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Three Scientifically Proven Tests to Select a Name That Works

by Aaron Orendorff  |  
July 21, 2014
  |  5,328 views

"What’s in a name? That which we call a rose by any other name would smell as sweet," said Juliet in Shakespeare's iconic play.

Would it?

In the balcony scene, Juliet lamented the importance of names. After all, if Romeo's last name wasn't Montague, the play would have been shorter and happier.

So, names do matter. And maybe the rose by any other name would not smell as sweet.

That's the claim put forth by authors Al Ries and Jack Trout in their 1972 marketing classic book Positioning: The Battle for Your Mind. "Not only do you see what you want to see, you also smell what you want to smell. [This] is why the single most important decision in the marketing of perfume is the name you decide to put on the brand."


Now, let's be honest... To say that naming is the "single most important decision" in marketing—perfume or otherwise—borders on the ridiculous, doesn't it?

Maybe not.

The Market-Proven Power of the Wrong (and Right) Name


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Aaron Orendorff is a freelance copywriter "saving the world from bad content" over at iconiContent. By day, he teaches communication and philosophy full time at a local college in Oregon.

LinkedIn: Aaron Orendorff

Twitter: @iconiContent

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Comments

  • by BBL Mon Jul 21, 2014 via web

    That Trout and Ries' book still rings true is probably enough to earn it a spot in the literary business genre hall of fame. Perhaps it's the title that gives it its staying power. Practicing what they preached certainly worked for these guys.

  • by Jamie Hamilton Mon Jul 21, 2014 via web

    While there are some great points to this article which I will file away in my notes, I don't think that it necessarily pays off to have a no-nonsense, boring approach to naming a business. At some point, every business begins as a startup and has to build. I don't believe that 99% of businesses can't work with a creative name. If you have a truly great business idea, have done the right research, and are prepared to do what it takes to build a successful business, I think a creative and clever name can be a very helpful tool to help brand your business.

  • by Alden Mon Jul 21, 2014 via web

    Would love to see some examples listed in the 1, 2, 3 section. Specific examples about brands that follow a rule (or ones that don't follow the rule) might help make these tips more concrete.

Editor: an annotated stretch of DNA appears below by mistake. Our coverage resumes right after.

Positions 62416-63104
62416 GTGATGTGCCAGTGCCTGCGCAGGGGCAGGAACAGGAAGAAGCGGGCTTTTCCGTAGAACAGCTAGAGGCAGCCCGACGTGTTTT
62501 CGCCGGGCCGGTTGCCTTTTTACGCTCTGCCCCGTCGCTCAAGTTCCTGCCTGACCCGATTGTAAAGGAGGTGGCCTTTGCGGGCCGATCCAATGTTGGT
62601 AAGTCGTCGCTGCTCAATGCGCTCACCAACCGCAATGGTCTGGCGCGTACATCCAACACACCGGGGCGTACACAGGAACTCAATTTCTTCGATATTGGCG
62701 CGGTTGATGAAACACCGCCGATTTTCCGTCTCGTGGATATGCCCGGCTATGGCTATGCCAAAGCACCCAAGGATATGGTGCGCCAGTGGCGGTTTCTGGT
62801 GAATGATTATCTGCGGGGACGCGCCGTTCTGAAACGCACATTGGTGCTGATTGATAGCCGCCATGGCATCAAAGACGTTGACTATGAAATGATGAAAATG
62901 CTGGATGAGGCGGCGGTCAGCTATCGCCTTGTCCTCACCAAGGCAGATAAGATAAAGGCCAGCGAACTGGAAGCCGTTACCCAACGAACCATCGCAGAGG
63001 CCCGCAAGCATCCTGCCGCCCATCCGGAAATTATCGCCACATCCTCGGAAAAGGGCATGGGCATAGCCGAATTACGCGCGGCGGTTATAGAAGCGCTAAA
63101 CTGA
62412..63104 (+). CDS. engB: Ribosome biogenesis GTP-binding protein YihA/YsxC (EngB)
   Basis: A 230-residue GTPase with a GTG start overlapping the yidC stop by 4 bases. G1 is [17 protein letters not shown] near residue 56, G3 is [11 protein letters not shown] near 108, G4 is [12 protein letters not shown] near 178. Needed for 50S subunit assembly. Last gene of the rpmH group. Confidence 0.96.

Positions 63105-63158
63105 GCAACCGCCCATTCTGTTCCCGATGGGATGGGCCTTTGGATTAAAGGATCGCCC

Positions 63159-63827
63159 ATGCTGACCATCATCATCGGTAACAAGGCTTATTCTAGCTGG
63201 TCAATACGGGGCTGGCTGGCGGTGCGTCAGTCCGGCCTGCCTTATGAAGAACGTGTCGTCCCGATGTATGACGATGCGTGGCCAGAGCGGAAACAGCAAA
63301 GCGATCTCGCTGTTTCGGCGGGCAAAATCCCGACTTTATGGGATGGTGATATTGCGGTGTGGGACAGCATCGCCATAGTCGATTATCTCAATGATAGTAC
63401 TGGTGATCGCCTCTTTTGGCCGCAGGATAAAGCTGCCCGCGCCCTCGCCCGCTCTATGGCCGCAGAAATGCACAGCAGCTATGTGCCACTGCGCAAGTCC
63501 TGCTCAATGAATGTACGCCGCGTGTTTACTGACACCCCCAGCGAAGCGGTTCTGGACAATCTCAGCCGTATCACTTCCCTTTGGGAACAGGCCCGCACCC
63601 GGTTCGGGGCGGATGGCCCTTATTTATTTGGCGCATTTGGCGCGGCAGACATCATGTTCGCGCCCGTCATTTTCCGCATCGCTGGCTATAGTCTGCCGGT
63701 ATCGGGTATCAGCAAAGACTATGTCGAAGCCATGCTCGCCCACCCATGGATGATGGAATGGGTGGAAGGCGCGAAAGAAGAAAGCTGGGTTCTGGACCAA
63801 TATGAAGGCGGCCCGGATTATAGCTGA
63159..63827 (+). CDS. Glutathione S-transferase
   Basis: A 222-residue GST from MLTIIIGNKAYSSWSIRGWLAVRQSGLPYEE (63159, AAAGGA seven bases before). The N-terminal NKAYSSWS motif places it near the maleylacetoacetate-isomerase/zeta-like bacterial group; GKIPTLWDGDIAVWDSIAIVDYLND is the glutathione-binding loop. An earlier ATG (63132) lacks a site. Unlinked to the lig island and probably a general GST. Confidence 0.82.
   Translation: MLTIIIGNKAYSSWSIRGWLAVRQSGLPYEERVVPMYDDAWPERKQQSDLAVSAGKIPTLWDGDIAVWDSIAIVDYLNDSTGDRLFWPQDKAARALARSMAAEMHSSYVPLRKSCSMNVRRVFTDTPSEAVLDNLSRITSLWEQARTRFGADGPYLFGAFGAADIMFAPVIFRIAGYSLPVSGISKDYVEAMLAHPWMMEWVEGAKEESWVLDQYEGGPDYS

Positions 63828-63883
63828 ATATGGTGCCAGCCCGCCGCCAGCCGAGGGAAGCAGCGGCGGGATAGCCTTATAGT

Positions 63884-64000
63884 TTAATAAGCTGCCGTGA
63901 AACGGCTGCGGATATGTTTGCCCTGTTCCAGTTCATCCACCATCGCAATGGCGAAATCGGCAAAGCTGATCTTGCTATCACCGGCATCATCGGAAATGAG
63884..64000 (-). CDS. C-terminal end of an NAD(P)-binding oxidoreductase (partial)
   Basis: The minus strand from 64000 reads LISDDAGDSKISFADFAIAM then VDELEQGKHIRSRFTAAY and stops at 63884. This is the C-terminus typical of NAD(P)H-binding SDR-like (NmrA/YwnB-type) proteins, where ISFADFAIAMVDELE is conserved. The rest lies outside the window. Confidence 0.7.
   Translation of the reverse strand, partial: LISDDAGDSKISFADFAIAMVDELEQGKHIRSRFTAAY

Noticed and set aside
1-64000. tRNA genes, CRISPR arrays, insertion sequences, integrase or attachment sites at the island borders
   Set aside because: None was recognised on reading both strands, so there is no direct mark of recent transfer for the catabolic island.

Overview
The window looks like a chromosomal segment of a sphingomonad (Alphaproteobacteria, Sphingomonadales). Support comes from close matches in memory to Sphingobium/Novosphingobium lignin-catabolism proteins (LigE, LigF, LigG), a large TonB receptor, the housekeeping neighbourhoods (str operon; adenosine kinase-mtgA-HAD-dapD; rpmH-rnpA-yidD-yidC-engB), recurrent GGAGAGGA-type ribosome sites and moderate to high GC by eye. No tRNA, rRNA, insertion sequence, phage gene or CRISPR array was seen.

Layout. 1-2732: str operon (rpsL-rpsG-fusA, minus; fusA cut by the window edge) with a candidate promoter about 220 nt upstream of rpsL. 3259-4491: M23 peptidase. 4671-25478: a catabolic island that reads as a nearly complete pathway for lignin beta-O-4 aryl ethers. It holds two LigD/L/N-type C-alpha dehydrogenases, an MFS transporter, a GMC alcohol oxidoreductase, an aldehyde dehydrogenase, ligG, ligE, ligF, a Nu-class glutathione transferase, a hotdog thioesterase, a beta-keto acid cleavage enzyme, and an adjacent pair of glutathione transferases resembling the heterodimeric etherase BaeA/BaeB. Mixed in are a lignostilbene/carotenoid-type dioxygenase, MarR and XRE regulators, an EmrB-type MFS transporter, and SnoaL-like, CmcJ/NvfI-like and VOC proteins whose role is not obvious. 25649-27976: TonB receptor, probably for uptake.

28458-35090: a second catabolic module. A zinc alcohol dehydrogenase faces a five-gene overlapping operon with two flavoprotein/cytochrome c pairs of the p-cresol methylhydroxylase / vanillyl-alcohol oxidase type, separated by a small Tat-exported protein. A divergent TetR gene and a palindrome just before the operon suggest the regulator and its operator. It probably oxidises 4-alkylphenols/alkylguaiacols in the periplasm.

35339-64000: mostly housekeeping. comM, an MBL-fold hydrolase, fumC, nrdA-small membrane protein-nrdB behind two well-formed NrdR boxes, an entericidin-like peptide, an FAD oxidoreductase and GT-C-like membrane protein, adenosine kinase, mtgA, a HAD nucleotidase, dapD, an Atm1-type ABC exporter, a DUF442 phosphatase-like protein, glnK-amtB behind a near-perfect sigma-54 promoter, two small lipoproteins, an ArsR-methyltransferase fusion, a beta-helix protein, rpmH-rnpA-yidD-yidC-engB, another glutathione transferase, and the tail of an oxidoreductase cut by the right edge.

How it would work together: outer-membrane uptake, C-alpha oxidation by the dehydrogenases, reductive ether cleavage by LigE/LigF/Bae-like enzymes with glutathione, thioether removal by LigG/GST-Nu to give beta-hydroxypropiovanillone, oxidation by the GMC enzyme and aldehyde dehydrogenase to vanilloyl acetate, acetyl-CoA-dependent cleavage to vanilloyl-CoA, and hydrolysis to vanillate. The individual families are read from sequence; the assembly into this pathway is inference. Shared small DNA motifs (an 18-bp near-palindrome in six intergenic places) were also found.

Oh, and I ordered that book from the link. Looks interesting.

  • by Aaron Orendorff Mon Jul 21, 2014 via web

    Glad to hear you ordered the book, Alden.

    And thanks for the feedback, Jamie.

    Maybe I can make this a twofer...

    Here are three of my favorite names/URLs that are easy to say, clearly identify what they do, and directly address a specific audience or need:

    StopYourDivorce.com
    WeShootBottles.com
    Conversion-Rate-Experts.com

    Oh, and of course... MarketingProfs. ;)

  • by Jamie Hamilton Mon Jul 21, 2014 via web

    Thanks Aaron! I did pick up some good ideas. If my business ever takes off, I may have you to thank! ;)

  • by Steve Mon Jul 21, 2014 via web

    Your name testing points are well made, Aaron. Wish I could get a client to let go of her (new) existing business name and create another. The current name breaks all three rules!

    I would however add one important caveat to your observations. Context must also be taken into account. Meaning, a name will make sense/ring true when spoken or seen in relation to its surroundings.

    For example, one of your stated favourites is WeShootBottles. After pondering a little while, I could not figure out what they did. Put bottles on a fence and shoot them off with a BB gun? Is this some new wrinkle on paintball?

    When I went to the site it was obvious. But until the context of photography was introduced, the literal meaning still obscured the business function.

    The same is true of all abstract brand names. "I bought an apple today." Did I just buy a computer or a piece of fruit?

  • by Aaron Orendorff Wed Jul 23, 2014 via web

    Great note on context, Steve.

    I loved the line about WeShootBootles.com: "After pondering a little while, I could not figure out what they did. Put bottles on a fence and shoot them off with a BB gun?"

    The visuals help on that one. :)

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